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Pharmacogenomics. 2007 Jul;8(7):721-30. doi: 10.2217/14622416.8.7.721.

CYP2C9, CYP2C19 and CYP2D6 allele frequencies in the Ashkenazi Jewish population.

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  • 1Mount Sinai School of Medicine of New York University, Department of Genetics and Genomic Sciences, Box 1498, Fifth Avenue at 100th Street, New York, NY 10029, USA.



To determine and compare the cytochrome P450 (CYP)2C9, CYP2C19 and CYP2D6 allele and genotype frequencies in the Ashkenazi Jewish (AJ) population with other populations.


CYP2C9, CYP2C19 and CYP2D6 genotypes were determined in 250 anonymous, unrelated, healthy AJ individuals from the greater New York (USA) metropolitan area. Genotyping was performed using the Tag-Ittrade mark Mutation Detection system and the recently redefined CYP2D6*41A allele was identified by a restriction fragment length polymorphism assay.


Among the 250 AJ individuals, the CYP2C9*1, *2, *3 and *5 allele frequencies were 0.772, 0.140, 0.086 and 0.002, respectively, and the genotypes were distributed into extensive- (60.8%), intermediate- (32.8%) and poor- (6.4%) metabolizer phenotypes. The CYP2C19*1, *2 and *4 allele frequencies were 0.830, 0.152 and 0.018, respectively, and the genotypes were distributed into extensive (69.2%), intermediate (27.6%) and poor (3.2%) metabolizers. The most common CYP2D6 alleles identified were *1, *2A, *4 and *41A, and their frequencies were 0.286 0.152 0.226 and 0.140, respectively. The CYP2D6 genotypes were distributed into ultrarapid- (8.8%), extensive- (70.0%), intermediate- (16.0%) and poor- (5.2%) metabolizer phenotypes.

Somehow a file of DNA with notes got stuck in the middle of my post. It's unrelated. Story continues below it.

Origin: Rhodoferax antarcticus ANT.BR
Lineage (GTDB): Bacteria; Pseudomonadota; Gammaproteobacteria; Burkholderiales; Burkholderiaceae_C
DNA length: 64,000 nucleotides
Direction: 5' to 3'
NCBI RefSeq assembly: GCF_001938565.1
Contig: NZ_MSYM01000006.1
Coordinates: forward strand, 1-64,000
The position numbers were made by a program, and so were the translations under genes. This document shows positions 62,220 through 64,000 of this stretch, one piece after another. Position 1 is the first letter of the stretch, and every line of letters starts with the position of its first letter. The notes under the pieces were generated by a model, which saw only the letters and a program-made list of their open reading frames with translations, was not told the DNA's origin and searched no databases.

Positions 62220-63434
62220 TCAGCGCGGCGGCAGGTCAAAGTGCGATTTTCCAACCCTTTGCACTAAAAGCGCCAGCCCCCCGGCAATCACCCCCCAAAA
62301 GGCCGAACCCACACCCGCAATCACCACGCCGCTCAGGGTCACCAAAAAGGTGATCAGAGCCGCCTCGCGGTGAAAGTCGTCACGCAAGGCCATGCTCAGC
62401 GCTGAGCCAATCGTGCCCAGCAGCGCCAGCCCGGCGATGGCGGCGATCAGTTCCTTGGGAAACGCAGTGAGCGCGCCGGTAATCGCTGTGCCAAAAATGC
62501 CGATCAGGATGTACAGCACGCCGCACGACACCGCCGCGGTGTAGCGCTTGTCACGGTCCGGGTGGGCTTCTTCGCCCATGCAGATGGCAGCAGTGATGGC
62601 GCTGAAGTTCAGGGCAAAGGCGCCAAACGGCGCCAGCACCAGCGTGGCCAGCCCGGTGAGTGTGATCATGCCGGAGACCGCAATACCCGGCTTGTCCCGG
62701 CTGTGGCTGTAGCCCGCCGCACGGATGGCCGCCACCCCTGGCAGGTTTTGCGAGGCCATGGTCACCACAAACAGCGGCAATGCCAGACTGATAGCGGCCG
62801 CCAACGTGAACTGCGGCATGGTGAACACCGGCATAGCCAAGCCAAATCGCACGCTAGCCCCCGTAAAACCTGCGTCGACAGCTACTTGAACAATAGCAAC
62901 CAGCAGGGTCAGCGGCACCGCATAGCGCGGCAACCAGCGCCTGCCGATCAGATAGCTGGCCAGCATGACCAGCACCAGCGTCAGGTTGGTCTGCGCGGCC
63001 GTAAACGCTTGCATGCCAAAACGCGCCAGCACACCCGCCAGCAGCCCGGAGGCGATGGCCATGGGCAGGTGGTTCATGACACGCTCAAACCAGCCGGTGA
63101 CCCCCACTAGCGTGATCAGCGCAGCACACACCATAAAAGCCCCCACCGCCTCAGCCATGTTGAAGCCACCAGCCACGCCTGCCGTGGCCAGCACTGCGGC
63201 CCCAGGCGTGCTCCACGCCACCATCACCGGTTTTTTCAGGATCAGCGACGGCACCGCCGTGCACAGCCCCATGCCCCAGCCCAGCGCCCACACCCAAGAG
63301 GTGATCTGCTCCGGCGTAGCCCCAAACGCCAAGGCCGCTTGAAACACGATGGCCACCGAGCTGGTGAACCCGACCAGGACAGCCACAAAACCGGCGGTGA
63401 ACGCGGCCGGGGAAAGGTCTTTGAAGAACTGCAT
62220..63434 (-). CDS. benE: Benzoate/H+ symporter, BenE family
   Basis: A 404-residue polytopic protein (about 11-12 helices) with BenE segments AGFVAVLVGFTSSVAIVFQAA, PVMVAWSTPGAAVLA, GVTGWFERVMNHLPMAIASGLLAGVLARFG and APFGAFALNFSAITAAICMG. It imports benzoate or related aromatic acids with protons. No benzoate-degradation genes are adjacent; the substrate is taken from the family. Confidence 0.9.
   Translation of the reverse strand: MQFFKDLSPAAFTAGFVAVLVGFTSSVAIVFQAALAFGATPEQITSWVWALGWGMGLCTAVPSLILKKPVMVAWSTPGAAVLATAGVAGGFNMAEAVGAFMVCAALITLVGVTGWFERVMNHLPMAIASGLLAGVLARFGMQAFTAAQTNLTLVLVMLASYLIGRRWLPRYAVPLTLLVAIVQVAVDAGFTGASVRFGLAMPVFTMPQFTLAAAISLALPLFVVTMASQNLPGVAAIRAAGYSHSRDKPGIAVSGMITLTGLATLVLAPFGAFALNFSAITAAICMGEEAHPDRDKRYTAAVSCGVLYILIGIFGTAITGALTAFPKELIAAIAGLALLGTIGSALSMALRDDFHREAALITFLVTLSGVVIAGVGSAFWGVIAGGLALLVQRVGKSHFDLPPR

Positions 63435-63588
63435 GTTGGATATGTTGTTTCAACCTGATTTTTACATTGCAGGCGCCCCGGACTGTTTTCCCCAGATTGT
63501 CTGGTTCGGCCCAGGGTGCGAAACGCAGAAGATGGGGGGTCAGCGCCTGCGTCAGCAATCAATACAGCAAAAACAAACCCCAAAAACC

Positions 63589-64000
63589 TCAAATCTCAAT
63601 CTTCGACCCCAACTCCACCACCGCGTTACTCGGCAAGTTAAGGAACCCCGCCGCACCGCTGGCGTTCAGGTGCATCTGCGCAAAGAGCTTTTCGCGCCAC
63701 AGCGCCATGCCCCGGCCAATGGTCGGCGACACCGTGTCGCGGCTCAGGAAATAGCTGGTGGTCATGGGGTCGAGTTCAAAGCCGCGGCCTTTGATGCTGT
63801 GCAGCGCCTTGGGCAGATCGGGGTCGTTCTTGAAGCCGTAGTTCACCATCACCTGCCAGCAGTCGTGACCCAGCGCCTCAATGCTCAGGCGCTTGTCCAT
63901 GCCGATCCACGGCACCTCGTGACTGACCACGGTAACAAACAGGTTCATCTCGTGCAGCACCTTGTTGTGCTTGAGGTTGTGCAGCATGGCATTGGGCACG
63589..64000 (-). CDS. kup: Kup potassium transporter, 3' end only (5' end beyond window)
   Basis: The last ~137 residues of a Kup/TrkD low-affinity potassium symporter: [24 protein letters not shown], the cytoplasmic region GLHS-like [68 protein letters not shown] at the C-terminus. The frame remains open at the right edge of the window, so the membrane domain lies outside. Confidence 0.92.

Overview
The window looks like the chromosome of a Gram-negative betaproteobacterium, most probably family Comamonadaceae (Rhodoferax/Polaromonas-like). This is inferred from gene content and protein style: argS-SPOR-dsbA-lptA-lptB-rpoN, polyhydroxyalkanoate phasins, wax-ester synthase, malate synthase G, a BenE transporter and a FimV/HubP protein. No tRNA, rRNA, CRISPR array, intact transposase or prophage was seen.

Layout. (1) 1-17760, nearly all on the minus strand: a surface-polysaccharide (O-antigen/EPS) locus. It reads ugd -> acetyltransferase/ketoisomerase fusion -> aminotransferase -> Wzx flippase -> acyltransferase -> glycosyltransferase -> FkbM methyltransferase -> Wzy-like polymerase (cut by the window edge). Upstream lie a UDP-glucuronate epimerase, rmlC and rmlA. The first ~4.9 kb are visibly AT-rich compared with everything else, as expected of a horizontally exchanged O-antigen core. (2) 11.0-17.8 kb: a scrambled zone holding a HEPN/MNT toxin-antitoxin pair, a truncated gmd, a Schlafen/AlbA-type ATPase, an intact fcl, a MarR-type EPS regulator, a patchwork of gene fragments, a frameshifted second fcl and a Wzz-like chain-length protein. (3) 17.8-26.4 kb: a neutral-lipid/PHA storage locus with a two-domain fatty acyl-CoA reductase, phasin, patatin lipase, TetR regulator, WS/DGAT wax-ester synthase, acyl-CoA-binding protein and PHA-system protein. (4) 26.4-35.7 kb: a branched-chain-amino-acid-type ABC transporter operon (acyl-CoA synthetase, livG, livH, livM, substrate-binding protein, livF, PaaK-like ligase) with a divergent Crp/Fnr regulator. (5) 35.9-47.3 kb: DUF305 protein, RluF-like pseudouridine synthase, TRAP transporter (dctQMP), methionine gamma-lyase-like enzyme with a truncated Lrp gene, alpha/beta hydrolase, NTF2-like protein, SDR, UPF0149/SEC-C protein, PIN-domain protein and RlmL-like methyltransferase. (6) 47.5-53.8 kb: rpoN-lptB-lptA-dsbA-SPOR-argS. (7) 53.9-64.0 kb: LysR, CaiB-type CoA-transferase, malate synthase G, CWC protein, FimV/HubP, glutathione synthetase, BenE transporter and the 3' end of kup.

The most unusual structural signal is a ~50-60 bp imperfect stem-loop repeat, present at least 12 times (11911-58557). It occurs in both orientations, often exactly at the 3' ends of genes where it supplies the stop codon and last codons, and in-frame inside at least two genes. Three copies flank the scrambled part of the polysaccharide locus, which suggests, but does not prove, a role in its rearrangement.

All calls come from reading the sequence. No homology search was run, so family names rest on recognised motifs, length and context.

Although the CYP2C9 allele and genotype frequencies in the AJ subjects were similar to those in other North American Caucasian populations, genotyping the CYP2C19*4 and CYP2D6*41A alleles in the AJ population resulted in the clinically relevant reclassification of the predicted metabolizer phenotypes. Inclusion of CYP2C19*4 reclassified individuals from either extensive- or intermediate- to the intermediate- or poor-metabolizer phenotypes, respectively. Inclusion of the redefined CYP2D6*41A allele increased the ultrarapid-, intermediate- and poor-metabolizer phenotype combined frequencies to 30%, indicating that approximately one in three AJ individuals may benefit from genotype-based drug selection and dosage. In addition, the ultrarapid CYP2D6 genotype frequency in the AJ population (8.8%) was approximately twofold higher than that in other North American Caucasians.

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